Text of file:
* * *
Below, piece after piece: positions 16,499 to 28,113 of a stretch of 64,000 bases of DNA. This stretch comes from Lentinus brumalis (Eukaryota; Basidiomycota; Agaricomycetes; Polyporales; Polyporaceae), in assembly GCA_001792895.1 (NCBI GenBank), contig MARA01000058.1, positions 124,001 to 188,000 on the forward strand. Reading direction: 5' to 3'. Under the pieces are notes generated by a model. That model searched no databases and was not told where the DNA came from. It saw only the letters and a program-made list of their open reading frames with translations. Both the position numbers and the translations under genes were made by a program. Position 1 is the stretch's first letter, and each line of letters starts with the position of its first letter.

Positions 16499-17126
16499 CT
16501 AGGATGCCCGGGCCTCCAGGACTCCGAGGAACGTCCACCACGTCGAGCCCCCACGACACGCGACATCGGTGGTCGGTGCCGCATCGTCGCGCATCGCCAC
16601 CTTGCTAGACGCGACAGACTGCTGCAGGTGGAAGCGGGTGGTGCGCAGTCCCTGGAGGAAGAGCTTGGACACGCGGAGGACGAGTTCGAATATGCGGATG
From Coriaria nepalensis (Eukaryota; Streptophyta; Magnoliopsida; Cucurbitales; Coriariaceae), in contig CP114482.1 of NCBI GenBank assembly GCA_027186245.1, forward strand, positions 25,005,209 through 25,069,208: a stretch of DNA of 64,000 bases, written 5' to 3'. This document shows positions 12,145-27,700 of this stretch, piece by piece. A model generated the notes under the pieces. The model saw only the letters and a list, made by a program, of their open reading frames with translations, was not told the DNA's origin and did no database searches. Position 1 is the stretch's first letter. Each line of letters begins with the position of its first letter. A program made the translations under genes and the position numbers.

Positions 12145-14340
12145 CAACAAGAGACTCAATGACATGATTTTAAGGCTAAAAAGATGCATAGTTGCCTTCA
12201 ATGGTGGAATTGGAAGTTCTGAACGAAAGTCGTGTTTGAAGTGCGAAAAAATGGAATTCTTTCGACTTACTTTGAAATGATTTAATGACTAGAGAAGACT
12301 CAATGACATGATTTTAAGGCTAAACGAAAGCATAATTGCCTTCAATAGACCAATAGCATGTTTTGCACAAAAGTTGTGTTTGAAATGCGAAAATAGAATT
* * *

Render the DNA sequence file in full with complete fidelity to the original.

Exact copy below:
Below, piece after piece: positions 16,499 to 28,113 of a stretch of 64,000 bases of DNA. This stretch comes from Lentinus brumalis (Eukaryota; Basidiomycota; Agaricomycetes; Polyporales; Polyporaceae), in assembly GCA_001792895.1 (NCBI GenBank), contig MARA01000058.1, positions 124,001 to 188,000 on the forward strand. Reading direction: 5' to 3'. Under the pieces are notes generated by a model. That model searched no databases and was not told where the DNA came from. It saw only the letters and a program-made list of their open reading frames with translations. Both the position numbers and the translations under genes were made by a program. Position 1 is the stretch's first letter, and each line of letters starts with the position of its first letter.

Positions 16499-17126
16499 CT
16501 AGGATGCCCGGGCCTCCAGGACTCCGAGGAACGTCCACCACGTCGAGCCCCCACGACACGCGACATCGGTGGTCGGTGCCGCATCGTCGCGCATCGCCAC
16601 CTTGCTAGACGCGACAGACTGCTGCAGGTGGAAGCGGGTGGTGCGCAGTCCCTGGAGGAAGAGCTTGGACACGCGGAGGACGAGTTCGAATATGCGGATG
From Coriaria nepalensis (Eukaryota; Streptophyta; Magnoliopsida; Cucurbitales; Coriariaceae), in contig CP114482.1 of NCBI GenBank assembly GCA_027186245.1, forward strand, positions 25,005,209 through 25,069,208: a stretch of DNA of 64,000 bases, written 5' to 3'. This document shows positions 12,145-27,700 of this stretch, piece by piece. A model generated the notes under the pieces. The model saw only the letters and a list, made by a program, of their open reading frames with translations, was not told the DNA's origin and did no database searches. Position 1 is the stretch's first letter. Each line of letters begins with the position of its first letter. A program made the translations under genes and the position numbers.

Positions 12145-14340
12145 CAACAAGAGACTCAATGACATGATTTTAAGGCTAAAAAGATGCATAGTTGCCTTCA
12201 ATGGTGGAATTGGAAGTTCTGAACGAAAGTCGTGTTTGAAGTGCGAAAAAATGGAATTCTTTCGACTTACTTTGAAATGATTTAATGACTAGAGAAGACT
12301 CAATGACATGATTTTAAGGCTAAACGAAAGCATAATTGCCTTCAATAGACCAATAGCATGTTTTGCACAAAAGTTGTGTTTGAAATGCGAAAATAGAATT